The Difference Between Porcelain Teeth & Acrylic Teeth
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Facing tooth loss can be an emotional and difficult process. But, a good pair of dentures can look and function just like natural teeth. Dentures can help you chew better, speak better and can improve your self esteem. They can be made out of many materials, the most common being porcelain or plastic (acrylic).
A number of factors will affect which material will work best for you including looks, durability and comfort.
The costs of reconstructive dental work can rise quickly, so price is always an important factor to consider. For all intents and purposes, there are no major differences in the costs between acrylic and porcelain teeth. So, rely on other factors such as comfort, looks, and durability to weigh more on your decision.
Some people do think that porcelain makes prettier teeth than does acrylic, but in actuality acrylic teeth are virtually indistinguishable from porcelain. Though, aesthetically there is very little difference between the two, porcelain still sets the standard for looks according to DentureHelp.com. Rest assured that either can give you back that natural, healthy look.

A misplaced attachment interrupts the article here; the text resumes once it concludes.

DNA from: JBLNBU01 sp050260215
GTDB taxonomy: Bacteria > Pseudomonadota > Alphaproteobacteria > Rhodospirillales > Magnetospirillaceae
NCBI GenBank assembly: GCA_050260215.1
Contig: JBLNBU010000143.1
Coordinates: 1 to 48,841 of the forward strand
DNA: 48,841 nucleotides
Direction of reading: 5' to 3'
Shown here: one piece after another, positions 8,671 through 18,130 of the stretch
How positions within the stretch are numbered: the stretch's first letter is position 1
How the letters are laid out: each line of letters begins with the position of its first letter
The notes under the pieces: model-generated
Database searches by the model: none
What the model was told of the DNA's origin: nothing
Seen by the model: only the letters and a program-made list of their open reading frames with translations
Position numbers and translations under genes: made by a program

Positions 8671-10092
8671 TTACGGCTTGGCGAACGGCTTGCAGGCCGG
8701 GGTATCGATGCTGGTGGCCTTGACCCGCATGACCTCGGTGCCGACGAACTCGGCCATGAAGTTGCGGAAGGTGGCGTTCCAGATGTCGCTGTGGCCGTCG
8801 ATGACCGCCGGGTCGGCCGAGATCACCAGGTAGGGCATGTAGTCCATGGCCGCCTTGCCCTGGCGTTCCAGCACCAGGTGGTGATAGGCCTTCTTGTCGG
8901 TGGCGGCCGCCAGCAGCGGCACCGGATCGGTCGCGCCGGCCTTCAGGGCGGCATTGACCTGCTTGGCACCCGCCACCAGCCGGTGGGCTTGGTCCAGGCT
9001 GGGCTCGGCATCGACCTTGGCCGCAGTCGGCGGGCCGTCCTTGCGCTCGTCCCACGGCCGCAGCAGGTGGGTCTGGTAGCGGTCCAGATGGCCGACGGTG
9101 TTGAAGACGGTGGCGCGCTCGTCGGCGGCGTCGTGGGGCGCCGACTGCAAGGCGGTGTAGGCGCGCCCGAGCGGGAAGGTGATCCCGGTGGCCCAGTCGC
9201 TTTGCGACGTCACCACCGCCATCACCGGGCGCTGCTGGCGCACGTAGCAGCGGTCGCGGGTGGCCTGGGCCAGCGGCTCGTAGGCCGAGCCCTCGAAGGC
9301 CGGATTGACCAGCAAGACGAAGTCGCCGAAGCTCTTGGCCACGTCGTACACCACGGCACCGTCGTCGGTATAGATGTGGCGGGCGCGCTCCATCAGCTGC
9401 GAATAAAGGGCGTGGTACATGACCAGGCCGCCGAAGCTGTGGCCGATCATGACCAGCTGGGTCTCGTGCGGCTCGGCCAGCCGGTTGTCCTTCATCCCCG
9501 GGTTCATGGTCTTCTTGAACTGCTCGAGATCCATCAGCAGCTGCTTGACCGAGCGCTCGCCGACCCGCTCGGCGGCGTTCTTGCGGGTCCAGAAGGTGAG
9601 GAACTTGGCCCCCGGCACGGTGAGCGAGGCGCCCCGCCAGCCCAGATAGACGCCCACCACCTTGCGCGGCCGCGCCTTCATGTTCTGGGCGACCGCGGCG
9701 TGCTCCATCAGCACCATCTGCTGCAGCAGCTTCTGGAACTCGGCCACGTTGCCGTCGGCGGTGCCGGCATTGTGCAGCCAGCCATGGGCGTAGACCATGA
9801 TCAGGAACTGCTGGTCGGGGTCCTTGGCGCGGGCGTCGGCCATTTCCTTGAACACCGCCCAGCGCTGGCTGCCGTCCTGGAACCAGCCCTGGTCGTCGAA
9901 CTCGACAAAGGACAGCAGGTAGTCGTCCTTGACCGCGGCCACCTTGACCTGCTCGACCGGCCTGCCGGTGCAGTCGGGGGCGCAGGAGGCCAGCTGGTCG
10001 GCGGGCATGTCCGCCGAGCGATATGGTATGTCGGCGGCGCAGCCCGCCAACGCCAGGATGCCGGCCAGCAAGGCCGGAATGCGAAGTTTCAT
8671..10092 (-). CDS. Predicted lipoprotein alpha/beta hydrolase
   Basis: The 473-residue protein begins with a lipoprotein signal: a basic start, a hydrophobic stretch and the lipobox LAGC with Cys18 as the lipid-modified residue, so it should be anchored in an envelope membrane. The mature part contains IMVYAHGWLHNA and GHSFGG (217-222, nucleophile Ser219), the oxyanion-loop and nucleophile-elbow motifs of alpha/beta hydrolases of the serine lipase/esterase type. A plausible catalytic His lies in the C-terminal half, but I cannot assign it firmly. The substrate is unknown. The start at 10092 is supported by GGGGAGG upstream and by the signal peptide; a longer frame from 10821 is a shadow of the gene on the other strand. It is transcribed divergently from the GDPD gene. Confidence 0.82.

Porcelain is a harder material than acrylic. For this reason, porcelain tends to be more wear resistant than acrylic. This means that they may need to be replaced less often. However, porcelain teeth can also chip and crack more easily than plastic. So, if you do choose porcelain teeth be sure to clean them over something soft or shock absorbent to prevent breaking them accidentally. The hardness of porcelain teeth can also be a problem if you have many natural teeth as the porcelain can rub against them and wear them away.
Dentures need to be comfortable as well as functional. Because porcelain teeth are more wear resistant, the denture bite may change less frequently than it would with acrylic teeth. But, porcelain teeth also transmit more of the force of the bite to the surrounding jaw bones than acrylic teeth do. So, if choosing porcelain teeth it's necessary to have the fit checked regularly. Acrylic teeth may be more comfortable for those with bone loss because they transmit less force. They are also less likely to click when talking or chewing.
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